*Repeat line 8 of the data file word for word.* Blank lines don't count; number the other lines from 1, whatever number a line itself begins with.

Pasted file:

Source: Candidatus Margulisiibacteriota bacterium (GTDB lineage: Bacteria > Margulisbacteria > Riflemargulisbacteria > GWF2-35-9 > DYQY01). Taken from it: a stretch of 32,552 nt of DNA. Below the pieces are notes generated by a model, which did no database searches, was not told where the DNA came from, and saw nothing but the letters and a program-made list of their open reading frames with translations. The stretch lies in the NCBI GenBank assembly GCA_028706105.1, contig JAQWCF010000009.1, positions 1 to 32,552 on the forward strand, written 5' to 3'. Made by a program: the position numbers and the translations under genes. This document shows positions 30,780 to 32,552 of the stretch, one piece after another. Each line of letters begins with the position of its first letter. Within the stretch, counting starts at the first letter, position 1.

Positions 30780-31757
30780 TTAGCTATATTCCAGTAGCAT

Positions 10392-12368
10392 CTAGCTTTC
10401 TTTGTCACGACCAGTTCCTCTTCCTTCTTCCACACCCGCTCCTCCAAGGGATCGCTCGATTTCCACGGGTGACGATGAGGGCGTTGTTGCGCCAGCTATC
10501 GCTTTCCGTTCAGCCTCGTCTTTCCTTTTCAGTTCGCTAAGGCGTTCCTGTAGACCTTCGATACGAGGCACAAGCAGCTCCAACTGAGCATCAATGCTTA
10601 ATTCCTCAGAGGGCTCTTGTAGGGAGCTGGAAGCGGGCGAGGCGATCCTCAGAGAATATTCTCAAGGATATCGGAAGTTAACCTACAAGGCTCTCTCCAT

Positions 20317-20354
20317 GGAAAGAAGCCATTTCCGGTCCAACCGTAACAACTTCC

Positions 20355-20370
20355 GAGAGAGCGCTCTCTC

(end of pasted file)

10601 ATTCCTCAGAGGGCTCTTGTAGGGAGCTGGAAGCGGGCGAGGCGATCCTCAGAGAATATTCTCAAGGATATCGGAAGTTAACCTACAAGGCTCTCTCCAT